Read Luke 3:7-18.
John the Baptist emerges among the expectation of rebellion and uprising within the context of Roman occupation. The people of Israel are actively looking for someone to lead them against their oppressors, and John is seen as a possible candidate for this role. However, we see that John actively rejects this responsibility.
Even further, John pushes against their expectations of such a figure ever emerging. Like other prophets before him, he instead pushes the crowd (and, us) to look inward for release from these oppressive forces. John’s call to repentance is both simple and subversive. Those with excess are called to give to those without. Those with power should not abuse their authority for personal gain.
The ethic John presents is not groundbreaking. These are straightforward ideas of what caring for your neighbor and community should look like. But, they are subversive in the critique they offer of their occupiers. Empire is inherently exploitative, and those who are coming to be baptized are participating in these systems of oppression, despite their Hebrew identity.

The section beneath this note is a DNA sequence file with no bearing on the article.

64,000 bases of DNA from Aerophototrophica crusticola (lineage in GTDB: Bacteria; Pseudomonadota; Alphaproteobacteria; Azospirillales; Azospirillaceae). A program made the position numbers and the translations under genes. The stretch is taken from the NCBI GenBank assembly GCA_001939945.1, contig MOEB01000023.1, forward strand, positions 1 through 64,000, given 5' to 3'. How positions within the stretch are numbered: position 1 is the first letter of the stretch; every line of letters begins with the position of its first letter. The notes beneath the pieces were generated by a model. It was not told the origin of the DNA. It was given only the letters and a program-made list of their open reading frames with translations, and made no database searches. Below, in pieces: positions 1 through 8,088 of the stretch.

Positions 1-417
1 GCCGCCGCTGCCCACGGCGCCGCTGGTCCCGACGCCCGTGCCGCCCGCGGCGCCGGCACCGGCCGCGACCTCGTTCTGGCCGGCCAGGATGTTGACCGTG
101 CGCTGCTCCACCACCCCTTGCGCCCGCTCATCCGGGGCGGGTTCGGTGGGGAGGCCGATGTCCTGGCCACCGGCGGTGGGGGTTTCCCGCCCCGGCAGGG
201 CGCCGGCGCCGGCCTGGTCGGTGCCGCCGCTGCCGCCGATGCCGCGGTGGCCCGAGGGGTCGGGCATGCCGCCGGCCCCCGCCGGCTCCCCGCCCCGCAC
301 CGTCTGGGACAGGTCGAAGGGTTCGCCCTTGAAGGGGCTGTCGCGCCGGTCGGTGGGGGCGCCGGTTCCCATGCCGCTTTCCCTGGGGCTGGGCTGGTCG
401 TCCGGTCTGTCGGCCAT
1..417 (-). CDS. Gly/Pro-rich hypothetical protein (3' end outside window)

In this sense, John is making the point that their heritage means nothing if it does not bear the fruits of compassion and community. Like John, we eagerly look to Christ as the full embodiment of God’s love bearing this fruit of compassion.
Gracious God, continue to subvert our expectations during this season of anticipation. Remind us that baptism is not a passive ritual, but an active calling that pushes us to examine and dismantle the ways we participate in oppressive systems. By your Spirit, guide us to live into the example of love and compassion made apparent in the coming Christ. Amen.
Rev. Chris Bailey
Editor’s Note: This reflection and prayer are part of our new-this-year companion guide, which also features additional resources for each Sunday in Advent and Christmas, including candle lighting liturgies, context about the Scripture readings, and discussion questions. Find the companion guide here.